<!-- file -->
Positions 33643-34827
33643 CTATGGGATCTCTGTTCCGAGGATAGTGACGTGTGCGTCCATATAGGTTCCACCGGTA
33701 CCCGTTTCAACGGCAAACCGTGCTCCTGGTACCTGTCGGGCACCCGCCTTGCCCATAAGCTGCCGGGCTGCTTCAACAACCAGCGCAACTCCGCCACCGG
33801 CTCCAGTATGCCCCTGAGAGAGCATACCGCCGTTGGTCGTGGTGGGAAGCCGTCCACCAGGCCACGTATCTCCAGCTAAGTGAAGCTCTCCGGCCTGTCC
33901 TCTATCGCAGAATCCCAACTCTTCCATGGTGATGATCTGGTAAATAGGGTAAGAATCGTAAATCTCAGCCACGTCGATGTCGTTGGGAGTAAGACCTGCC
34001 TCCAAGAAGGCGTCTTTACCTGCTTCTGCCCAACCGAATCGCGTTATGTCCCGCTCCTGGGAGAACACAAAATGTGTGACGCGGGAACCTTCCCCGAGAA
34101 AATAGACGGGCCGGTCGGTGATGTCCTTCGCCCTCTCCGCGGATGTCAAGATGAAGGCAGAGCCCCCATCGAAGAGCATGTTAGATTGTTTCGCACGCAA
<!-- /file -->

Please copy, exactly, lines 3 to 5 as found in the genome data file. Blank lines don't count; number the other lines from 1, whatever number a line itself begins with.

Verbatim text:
33701 CCCGTTTCAACGGCAAACCGTGCTCCTGGTACCTGTCGGGCACCCGCCTTGCCCATAAGCTGCCGGGCTGCTTCAACAACCAGCGCAACTCCGCCACCGG
33801 CTCCAGTATGCCCCTGAGAGAGCATACCGCCGTTGGTCGTGGTGGGAAGCCGTCCACCAGGCCACGTATCTCCAGCTAAGTGAAGCTCTCCGGCCTGTCC
33901 TCTATCGCAGAATCCCAACTCTTCCATGGTGATGATCTGGTAAATAGGGTAAGAATCGTAAATCTCAGCCACGTCGATGTCGTTGGGAGTAAGACCTGCC